So the more I can communicate with my team and let them know what the expectation is, not just for the day or I’m sorry, not just I in general, but down to the day what the plan of action is for the day. We can get through the day so much faster, so much easier with a lot less issues and bumps on the road. On top of that, we have usually one-on-one meetings. We sit down and we do, what Frank was pointing to was a transformational coachings where we actually sit down and we have one-on-one meetings with every single teammate. We want to make sure that we’re addressing their needs, that they know that we are here to help them out. We’re not just here to try to see how much money we can get out of them and then hand them a paycheck at the end of the pay period and send ’em go home.
We want to be able to help people. It all comes down to people. Everybody in your team has some kind of goal or ambition and if you don’t know what that is, you don’t know how to motivate that person and if you can’t motivate that person, they’re not going to do the best work they can do in your team. So the coachings, we do them once every quarter and it’s a three step process and it’s great. It’s done wonders for our team and it keeps us all on the same page. Keeps everybody moving and striving for a goal and sort of creating a little bit of a career path for that individual. For example, I may have a technician who’s getting ready to call it quits and maybe wants to move into the office. We have a parts manager position, we have a production director position, we have service advising. We have ways to be able to help that person, especially if they’re a really good teammate. There’s no reason why I would not want that person on my team.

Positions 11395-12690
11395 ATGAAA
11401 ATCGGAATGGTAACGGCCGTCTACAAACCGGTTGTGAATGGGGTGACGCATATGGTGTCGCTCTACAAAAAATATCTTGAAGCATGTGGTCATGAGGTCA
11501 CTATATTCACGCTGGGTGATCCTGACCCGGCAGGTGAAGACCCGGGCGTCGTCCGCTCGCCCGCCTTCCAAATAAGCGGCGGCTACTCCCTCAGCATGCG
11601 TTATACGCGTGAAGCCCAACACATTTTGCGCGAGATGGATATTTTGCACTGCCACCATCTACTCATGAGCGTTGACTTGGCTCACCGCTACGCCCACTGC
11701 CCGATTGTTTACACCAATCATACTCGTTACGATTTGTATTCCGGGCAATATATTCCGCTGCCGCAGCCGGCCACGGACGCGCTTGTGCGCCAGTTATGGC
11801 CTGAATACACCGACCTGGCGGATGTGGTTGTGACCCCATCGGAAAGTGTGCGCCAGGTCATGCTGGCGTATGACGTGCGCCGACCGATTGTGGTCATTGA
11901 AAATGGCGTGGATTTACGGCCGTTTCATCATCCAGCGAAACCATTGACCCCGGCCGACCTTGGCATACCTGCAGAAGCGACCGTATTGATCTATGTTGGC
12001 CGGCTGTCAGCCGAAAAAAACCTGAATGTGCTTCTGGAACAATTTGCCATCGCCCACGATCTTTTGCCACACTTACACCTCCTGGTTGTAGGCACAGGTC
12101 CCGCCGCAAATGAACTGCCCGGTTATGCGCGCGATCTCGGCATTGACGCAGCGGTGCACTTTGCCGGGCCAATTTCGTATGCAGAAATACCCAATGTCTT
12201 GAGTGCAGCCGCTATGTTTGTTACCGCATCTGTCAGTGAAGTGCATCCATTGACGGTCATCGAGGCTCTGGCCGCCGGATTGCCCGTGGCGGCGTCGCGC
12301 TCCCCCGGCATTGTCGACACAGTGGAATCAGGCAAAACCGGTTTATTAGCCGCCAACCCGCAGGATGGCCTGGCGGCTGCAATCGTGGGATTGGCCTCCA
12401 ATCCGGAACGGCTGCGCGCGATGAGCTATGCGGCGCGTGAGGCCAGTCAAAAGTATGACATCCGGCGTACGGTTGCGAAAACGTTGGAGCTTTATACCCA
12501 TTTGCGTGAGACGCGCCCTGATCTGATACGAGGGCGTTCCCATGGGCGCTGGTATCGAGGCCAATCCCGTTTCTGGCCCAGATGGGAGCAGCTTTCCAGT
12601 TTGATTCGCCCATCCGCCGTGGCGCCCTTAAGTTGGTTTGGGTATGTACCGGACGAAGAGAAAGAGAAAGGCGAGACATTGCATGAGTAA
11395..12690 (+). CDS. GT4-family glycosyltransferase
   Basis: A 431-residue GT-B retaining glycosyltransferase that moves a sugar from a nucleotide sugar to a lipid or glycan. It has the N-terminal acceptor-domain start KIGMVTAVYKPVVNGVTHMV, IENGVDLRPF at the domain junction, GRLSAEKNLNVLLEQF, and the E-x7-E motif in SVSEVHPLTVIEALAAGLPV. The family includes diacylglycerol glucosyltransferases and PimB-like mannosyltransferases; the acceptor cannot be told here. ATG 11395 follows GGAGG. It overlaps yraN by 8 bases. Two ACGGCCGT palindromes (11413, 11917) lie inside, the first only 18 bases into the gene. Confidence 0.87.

Uwe Kleinschmidt (25:44):
What’s the three step process? I’m not.
Edgar Reyes (25:50):